BOS@BAL: Owens hurls 2 1/3 frames of three-run ball

Left-hander Henry Owens, the Red Sox's No. 1 prospect, threw four hitless innings for Double-A Portland on Wednesday, but a high pitch count ended his night early. With Owens out of the game, New Britain scored four unanswered runs off Portland's bullpen and won, 4-3, in walk-off fashion.

Owens, ranked No. 27 on MLBPipeline.com's Top 100 Prospects list, struck out eight batters and walked five in four scoreless innings. He threw 87 pitches, prompting his quick exit from the game.

Right-hander Noe Ramirez relieved Owens and gave up a hit with two outs in the fifth inning, ending the no-hit bid.

Owens took a no-hitter into the eighth inning in his last start, only to see it get broken up with one out. He walked five batters in that game as well, but worked more efficiently, throwing 96 pitches in 7 2/3 innings. He also threw a six-inning no-hitter on Opening Day in a game that was shortened by rain.

In eight starts this season, Owens has a 3.30 ERA. The 21-year old has struck out 49 batters and walked 23 in 46 1/3 innings.

Ortiz passes Rice on Red Sox homer list

BOS@MIN: Papi's homer puts him ahead of Jim Rice

MINNEAPOLIS -- With the Red Sox still trying to find that elusive groove, star slugger David Ortiz has found his.

The designated hitter went deep again on Wednesday night, launching home run No. 383 in a Boston uniform. That moved him past Hall of Famer Jim Rice and into sole possession of third place on the club's all-time list.

Ortiz hit another solo homer in the game and ended up going 3-for-5 in the 9-4 victory over the Twins.

Ortiz trails Ted Williams (521) and Carl Yastrzemski (452), two first-ballot Hall of Famers.

Big Papi roped two home runs on Tuesday as part of a 4-for-5, four-RBI performance.

Ortiz came out of the gate swinging on Wednesday, crushing a double to the gap in right-center in his first at-bat and ripping a solo homer in the top of the third. In his eight games prior to Wednesday, Ortiz had a .452 average.

Not only is Ortiz belting the baseball, but he is exuding some swagger.

"It speaks to the way he feels in the box right now," said manager John Farrell. "Even the first pitch he saw, he fouls a fastball straight back. It was interesting listening to his comments before his first at-bat unfolded as he was watching Dustin Pedroia's at-bat unfold. He's in a pretty good place, obviously. As the weather has warmed, David has warmed, and that exudes confidence regardless of what pitch he's addressing inside an at-bat."

Everyone knows that when Ortiz is hot, he is capable of carrying the offense.

"What can I tell you? I've got to stick with the plan. We face the best of the best coming out of everybody and in my case I just have to patient," said Ortiz. "I told you, the weather get hot, Papi gets hot."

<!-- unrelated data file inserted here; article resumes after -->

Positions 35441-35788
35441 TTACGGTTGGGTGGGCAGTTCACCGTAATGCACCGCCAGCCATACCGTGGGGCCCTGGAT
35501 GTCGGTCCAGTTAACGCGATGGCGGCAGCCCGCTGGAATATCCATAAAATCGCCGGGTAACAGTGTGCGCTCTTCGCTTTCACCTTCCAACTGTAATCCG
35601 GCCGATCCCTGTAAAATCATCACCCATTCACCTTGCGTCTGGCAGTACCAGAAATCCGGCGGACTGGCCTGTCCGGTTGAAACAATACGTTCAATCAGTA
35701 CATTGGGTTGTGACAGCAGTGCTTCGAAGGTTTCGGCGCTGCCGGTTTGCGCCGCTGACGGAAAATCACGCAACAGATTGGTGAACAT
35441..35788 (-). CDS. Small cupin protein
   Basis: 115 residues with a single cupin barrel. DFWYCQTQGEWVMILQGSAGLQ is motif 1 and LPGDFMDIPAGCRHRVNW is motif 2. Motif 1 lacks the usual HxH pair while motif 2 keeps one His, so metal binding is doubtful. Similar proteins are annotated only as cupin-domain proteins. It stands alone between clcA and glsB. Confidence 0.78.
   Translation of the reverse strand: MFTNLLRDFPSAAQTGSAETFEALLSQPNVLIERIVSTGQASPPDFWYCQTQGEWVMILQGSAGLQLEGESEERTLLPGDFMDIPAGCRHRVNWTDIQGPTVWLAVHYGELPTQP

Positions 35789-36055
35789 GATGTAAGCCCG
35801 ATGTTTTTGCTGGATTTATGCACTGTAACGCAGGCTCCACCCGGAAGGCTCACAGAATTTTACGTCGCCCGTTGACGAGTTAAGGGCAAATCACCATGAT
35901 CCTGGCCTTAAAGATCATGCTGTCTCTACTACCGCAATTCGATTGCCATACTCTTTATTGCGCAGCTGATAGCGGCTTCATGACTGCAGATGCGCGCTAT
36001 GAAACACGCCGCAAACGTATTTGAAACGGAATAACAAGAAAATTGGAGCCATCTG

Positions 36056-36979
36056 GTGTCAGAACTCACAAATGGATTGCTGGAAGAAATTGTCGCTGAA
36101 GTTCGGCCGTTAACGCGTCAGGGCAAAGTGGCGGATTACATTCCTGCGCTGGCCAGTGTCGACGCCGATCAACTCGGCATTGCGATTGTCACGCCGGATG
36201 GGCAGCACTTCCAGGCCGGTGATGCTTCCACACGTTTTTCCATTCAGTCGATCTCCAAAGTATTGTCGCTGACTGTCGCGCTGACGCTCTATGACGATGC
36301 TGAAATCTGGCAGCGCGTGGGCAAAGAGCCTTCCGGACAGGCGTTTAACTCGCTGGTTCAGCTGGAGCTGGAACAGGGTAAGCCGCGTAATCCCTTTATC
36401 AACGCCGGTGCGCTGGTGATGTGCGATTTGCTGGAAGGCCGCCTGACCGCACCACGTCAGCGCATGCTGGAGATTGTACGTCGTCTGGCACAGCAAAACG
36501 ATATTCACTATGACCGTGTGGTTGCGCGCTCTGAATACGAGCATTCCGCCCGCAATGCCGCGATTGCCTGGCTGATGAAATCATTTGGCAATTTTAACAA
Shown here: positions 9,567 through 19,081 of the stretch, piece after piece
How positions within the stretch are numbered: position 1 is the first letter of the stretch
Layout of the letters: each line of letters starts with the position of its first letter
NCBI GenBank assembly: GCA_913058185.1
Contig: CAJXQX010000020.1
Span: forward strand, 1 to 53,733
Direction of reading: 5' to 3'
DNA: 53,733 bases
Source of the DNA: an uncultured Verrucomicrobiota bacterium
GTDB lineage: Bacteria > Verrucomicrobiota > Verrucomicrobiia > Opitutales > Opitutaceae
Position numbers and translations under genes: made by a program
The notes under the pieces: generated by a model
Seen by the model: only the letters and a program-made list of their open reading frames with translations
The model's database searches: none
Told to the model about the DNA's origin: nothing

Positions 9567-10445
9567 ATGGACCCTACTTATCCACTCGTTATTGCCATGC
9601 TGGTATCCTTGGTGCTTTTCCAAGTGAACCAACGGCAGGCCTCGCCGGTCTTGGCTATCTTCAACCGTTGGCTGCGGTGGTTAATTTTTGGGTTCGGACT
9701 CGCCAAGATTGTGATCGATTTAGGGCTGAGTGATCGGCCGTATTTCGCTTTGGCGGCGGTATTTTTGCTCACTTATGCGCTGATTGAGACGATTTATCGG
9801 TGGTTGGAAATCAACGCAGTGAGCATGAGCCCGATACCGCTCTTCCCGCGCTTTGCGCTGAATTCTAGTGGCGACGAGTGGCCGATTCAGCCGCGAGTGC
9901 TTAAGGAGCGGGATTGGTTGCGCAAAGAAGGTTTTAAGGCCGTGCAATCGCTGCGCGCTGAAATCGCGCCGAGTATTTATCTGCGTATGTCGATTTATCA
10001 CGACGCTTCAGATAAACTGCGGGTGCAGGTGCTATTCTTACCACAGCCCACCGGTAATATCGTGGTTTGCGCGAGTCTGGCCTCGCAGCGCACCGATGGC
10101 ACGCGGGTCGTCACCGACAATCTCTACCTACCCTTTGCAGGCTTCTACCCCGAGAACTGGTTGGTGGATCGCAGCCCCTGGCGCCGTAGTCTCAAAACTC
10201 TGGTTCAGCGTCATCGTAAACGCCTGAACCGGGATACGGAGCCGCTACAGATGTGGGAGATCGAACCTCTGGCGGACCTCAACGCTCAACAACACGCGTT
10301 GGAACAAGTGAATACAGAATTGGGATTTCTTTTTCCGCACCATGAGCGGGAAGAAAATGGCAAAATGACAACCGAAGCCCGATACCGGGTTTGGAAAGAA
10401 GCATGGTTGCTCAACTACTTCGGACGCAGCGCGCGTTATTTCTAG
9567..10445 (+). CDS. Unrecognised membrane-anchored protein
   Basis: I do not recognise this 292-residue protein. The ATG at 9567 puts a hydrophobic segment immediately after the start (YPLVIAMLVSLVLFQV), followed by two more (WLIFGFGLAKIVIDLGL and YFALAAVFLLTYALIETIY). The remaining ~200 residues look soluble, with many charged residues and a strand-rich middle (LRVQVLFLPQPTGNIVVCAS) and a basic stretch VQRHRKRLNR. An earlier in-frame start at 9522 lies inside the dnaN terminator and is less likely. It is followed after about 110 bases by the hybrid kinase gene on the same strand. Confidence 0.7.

Speaking of Ortiz, he gained a hit before getting to the ballpark on Wednesday as his bloop against Yu Darvish in the seventh inning on Friday night -- initially ruled an error on Alex Rios -- was reversed.

"I think it was a hit in the moment," said Farrell. "Upon further review, obviously, they change it. I think in the end, the right call has been had."

Farrell remaining patient with young players

NYY@BOS: Bogaerts rips a double to center

MINNEAPOLIS -- The three young players in Boston's starting lineup -- Will Middlebrooks, Xander Bogaerts and Jackie Bradley Jr. -- have all been struggling of late. However, manager John Farrell is preaching the importance of patience in all three cases.

"These are our guys," Farrell said. "That's what I'll continue to stress. They need to feel the support and confidence from us as a staff, me included, to help them get through their times when things might not be clicking as well as they or we would like. That's where giving them opportunity allows them to work through it."

Is there a certain point the Red Sox need to consider alternatives if the players are still slumping?

"I don't know that there's a breaking point," said Farrell. "We fully acknowledge and accept that there was going to be some peaks and valleys with guys along the way. But we still go back to the abilities that each possess and their work ethic. Those are going to be ingredients that are going to allow a guy to perform with some dependability."

Middlebrooks, who is the most experienced of the trio, took a .197 average into Wednesday's game.

"Will has been in a little bit of a streak here where he's searching a little bit," said Farrell. "We need them to perform to their abilities and contribute to be the team that we can fully envision us being."

Bogaerts and Bradley, both rookies, are hitting .252 and .219 respectively.

"In Jackie's case, his approach is improving with each game," Farrell said. "He's picking out certain pitches he's addressed early in the count, such as in the seventh inning last night. He's trusting what his eyes are telling him inside a given game, how certain pitchers are going about an attack plan and taking note of the hitters prior to his at-bat. We're seeing that grow. And yet, we know that that's all part of that process of becoming established Major League players."